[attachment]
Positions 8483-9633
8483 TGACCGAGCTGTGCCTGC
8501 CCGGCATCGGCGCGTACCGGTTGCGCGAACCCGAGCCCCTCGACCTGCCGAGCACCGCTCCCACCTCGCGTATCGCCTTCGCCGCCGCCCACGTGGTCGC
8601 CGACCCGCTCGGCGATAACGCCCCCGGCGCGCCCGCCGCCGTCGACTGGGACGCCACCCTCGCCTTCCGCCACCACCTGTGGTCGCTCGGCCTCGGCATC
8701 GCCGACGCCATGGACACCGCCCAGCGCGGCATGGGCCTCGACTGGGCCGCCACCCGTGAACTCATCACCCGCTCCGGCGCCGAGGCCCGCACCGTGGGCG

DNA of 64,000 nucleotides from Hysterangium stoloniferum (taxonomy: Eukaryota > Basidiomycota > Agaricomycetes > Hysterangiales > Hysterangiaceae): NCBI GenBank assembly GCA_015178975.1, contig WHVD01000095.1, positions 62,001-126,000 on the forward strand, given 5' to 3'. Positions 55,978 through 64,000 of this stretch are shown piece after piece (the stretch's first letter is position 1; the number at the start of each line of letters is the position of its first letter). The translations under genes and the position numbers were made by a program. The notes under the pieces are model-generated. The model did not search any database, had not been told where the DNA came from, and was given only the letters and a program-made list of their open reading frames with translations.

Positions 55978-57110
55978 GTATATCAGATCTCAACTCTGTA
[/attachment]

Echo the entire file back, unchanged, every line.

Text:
Positions 8483-9633
8483 TGACCGAGCTGTGCCTGC
8501 CCGGCATCGGCGCGTACCGGTTGCGCGAACCCGAGCCCCTCGACCTGCCGAGCACCGCTCCCACCTCGCGTATCGCCTTCGCCGCCGCCCACGTGGTCGC
8601 CGACCCGCTCGGCGATAACGCCCCCGGCGCGCCCGCCGCCGTCGACTGGGACGCCACCCTCGCCTTCCGCCACCACCTGTGGTCGCTCGGCCTCGGCATC
8701 GCCGACGCCATGGACACCGCCCAGCGCGGCATGGGCCTCGACTGGGCCGCCACCCGTGAACTCATCACCCGCTCCGGCGCCGAGGCCCGCACCGTGGGCG

DNA of 64,000 nucleotides from Hysterangium stoloniferum (taxonomy: Eukaryota > Basidiomycota > Agaricomycetes > Hysterangiales > Hysterangiaceae): NCBI GenBank assembly GCA_015178975.1, contig WHVD01000095.1, positions 62,001-126,000 on the forward strand, given 5' to 3'. Positions 55,978 through 64,000 of this stretch are shown piece after piece (the stretch's first letter is position 1; the number at the start of each line of letters is the position of its first letter). The translations under genes and the position numbers were made by a program. The notes under the pieces are model-generated. The model did not search any database, had not been told where the DNA came from, and was given only the letters and a program-made list of their open reading frames with translations.

Positions 55978-57110
55978 GTATATCAGATCTCAACTCTGTA